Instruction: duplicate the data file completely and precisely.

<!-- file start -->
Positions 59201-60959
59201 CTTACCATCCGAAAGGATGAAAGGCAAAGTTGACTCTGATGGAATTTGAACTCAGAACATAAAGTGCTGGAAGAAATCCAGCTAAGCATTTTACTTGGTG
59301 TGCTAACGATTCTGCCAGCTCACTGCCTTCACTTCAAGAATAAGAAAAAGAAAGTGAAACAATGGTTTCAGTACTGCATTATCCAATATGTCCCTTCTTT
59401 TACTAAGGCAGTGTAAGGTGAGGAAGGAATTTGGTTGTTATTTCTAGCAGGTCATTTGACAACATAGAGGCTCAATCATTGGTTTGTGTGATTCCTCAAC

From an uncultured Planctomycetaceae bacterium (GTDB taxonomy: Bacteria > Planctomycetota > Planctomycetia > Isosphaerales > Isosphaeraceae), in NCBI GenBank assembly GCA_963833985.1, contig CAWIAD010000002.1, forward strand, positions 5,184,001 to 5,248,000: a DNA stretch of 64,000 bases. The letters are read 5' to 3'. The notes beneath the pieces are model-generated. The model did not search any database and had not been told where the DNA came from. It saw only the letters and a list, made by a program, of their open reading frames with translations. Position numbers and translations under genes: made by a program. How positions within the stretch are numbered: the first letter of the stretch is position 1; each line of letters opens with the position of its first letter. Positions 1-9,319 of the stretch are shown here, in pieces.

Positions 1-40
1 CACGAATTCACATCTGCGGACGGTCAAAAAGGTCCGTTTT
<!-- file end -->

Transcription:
Positions 59201-60959
59201 CTTACCATCCGAAAGGATGAAAGGCAAAGTTGACTCTGATGGAATTTGAACTCAGAACATAAAGTGCTGGAAGAAATCCAGCTAAGCATTTTACTTGGTG
59301 TGCTAACGATTCTGCCAGCTCACTGCCTTCACTTCAAGAATAAGAAAAAGAAAGTGAAACAATGGTTTCAGTACTGCATTATCCAATATGTCCCTTCTTT
59401 TACTAAGGCAGTGTAAGGTGAGGAAGGAATTTGGTTGTTATTTCTAGCAGGTCATTTGACAACATAGAGGCTCAATCATTGGTTTGTGTGATTCCTCAAC

From an uncultured Planctomycetaceae bacterium (GTDB taxonomy: Bacteria > Planctomycetota > Planctomycetia > Isosphaerales > Isosphaeraceae), in NCBI GenBank assembly GCA_963833985.1, contig CAWIAD010000002.1, forward strand, positions 5,184,001 to 5,248,000: a DNA stretch of 64,000 bases. The letters are read 5' to 3'. The notes beneath the pieces are model-generated. The model did not search any database and had not been told where the DNA came from. It saw only the letters and a list, made by a program, of their open reading frames with translations. Position numbers and translations under genes: made by a program. How positions within the stretch are numbered: the first letter of the stretch is position 1; each line of letters opens with the position of its first letter. Positions 1-9,319 of the stretch are shown here, in pieces.

Positions 1-40
1 CACGAATTCACATCTGCGGACGGTCAAAAAGGTCCGTTTT